1
$\begingroup$

I have a question about Sobolev spaces.

$(1,2)$-Sobolev space on $\mathbb{R}^{d}$ (denoted by $H^{1,2}(\mathbb{R}^{d})$) is defined as follows: \begin{align*} H^{1,2}(\mathbb{R}^{d}):=\left\{f \in L^{2}(\mathbb{R}^{d};dx) \left| \frac{\partial f}{\partial x_{i}} \in L^{2}(\mathbb{R}^{d};dx), 1\leq i \leq d \right. \right\} \end{align*} with derivatives in the Schwartz distribution sence. It is kwnon that $H^{1,2}(\mathbb{R}^{d})$ is a Hilbert space with the inner product \begin{align*} (f,g):=\int_{\mathbb{R}^{d}}fg\,dx+\sum_{i=1}^{n} \int_{\mathbb{R}^{d}}\frac{\partial f}{\partial x_{i}}\frac{\partial g}{\partial x_{i}}dx \end{align*}

Question

Let $(E_{n})_{n \in \mathbb{N}}$ be an increasing Lebesgue measurable subsets such that $\mu(\mathbb{R}^{d} \setminus E_{n})\to 0$ as $n \to \infty$.

Suppose that $f_{n} \to f$ in $H^{1,2}(\mathbb{R}^{d})$

Then can we show that $\displaystyle \lim_{n \to \infty}\int_{\mathbb{R}^{d}\setminus E_{n}} (\nabla f_{n}, \nabla f_{n}) dx =0\cdots(1)$ ?

My Idea

Since $(\int_{\mathbb{R}^{d}} (\nabla f_{n}, \nabla f_{n}) dx)_{n \in \mathbb{N}}$ is convergent sequence, it is bounded. Therefore $(\int_{\mathbb{R}^{d}\setminus K_{n}} (\nabla f_{n}, \nabla f_{n}) dx)_{n \in \mathbb{N}}$ is bounded. Hence there exists a subsequence such that $ \left(\int_{\mathbb{R}^{d}\setminus K_{n_{j}}} (\nabla f_{n_{j}}, \nabla f_{n_{j}})dx\right)_{j \in \mathbb{N}} $ is a convergent sequence. Can we show $ \int_{\mathbb{R}^{d}\setminus K_{n_{j}}} (\nabla f_{n_{j}}, \nabla f_{n_{j}})dx \to 0 $ ?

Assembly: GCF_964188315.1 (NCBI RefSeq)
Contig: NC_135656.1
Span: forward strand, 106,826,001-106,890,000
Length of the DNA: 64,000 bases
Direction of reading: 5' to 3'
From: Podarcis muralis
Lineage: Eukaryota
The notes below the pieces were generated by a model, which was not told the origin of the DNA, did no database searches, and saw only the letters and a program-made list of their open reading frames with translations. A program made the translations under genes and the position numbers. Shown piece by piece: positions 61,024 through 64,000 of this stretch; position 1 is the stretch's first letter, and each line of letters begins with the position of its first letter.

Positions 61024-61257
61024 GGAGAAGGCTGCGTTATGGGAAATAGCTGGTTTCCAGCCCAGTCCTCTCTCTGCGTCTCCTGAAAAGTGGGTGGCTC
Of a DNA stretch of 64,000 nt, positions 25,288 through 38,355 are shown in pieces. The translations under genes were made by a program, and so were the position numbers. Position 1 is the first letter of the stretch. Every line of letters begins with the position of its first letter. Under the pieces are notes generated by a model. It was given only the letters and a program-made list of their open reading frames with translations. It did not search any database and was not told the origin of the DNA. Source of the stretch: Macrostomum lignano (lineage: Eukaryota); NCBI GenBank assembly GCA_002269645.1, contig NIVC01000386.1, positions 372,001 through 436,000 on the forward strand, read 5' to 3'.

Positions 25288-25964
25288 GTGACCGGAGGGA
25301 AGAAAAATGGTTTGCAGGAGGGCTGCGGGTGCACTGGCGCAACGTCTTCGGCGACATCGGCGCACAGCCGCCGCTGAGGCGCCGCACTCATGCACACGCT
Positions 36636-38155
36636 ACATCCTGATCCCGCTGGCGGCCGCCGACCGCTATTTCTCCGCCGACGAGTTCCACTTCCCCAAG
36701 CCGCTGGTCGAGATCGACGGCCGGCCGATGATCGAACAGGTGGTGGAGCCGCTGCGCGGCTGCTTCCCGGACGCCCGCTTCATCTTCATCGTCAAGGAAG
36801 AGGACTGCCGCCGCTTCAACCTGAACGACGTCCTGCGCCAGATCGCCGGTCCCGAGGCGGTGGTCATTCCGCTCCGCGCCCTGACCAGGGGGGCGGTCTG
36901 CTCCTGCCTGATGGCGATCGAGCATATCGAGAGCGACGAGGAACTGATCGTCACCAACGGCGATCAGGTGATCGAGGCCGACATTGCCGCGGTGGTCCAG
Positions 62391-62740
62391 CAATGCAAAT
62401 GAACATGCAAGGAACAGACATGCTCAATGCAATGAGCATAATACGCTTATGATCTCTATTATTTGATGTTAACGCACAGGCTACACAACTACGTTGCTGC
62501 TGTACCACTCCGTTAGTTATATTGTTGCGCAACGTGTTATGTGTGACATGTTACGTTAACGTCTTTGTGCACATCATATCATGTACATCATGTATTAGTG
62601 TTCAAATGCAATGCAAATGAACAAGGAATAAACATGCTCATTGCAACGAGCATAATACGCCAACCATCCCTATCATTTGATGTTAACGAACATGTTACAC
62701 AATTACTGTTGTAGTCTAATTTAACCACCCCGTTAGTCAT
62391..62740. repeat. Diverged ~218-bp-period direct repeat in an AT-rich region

Thank you in advance.

$\endgroup$
1
$\begingroup$

Notice that: \begin{align} \frac 12\int_{\mathbb{R}^d\setminus E_n}|\nabla f_n|^2 \le &\ \int_{\mathbb{R}^n\setminus E_n}|\nabla f_n - \nabla f|^2 + \int_{\mathbb{R}^n\setminus E_n}|\nabla f|^2 \tag 1\\ \le &\ \int_{\mathbb{R}^d}|\nabla f_n - \nabla f|^2 + \int_{\mathbb{R}^n\setminus E_n}|\nabla f|^2 \tag 2\\ \to &\ 0. \tag 3 \end{align}

  • $(1)$ follows from $(a + b)^2 \le 2a^2 + 2b^2$,
  • $(2)$ follows from monotonicity of the integral,
  • $(3)$ follows from convergence in $L^2$ of the gradients for the first term and monotone convergence theorem for the second term.
$\endgroup$
  • 1
    $\begingroup$ Thanks for your reply! I understood. Your proof is very easy to understand! $\endgroup$ – sharpe Sep 28 '15 at 5:10

Your Answer

By clicking “Post Your Answer”, you agree to our terms of service, privacy policy and cookie policy

Not the answer you're looking for? Browse other questions tagged or ask your own question.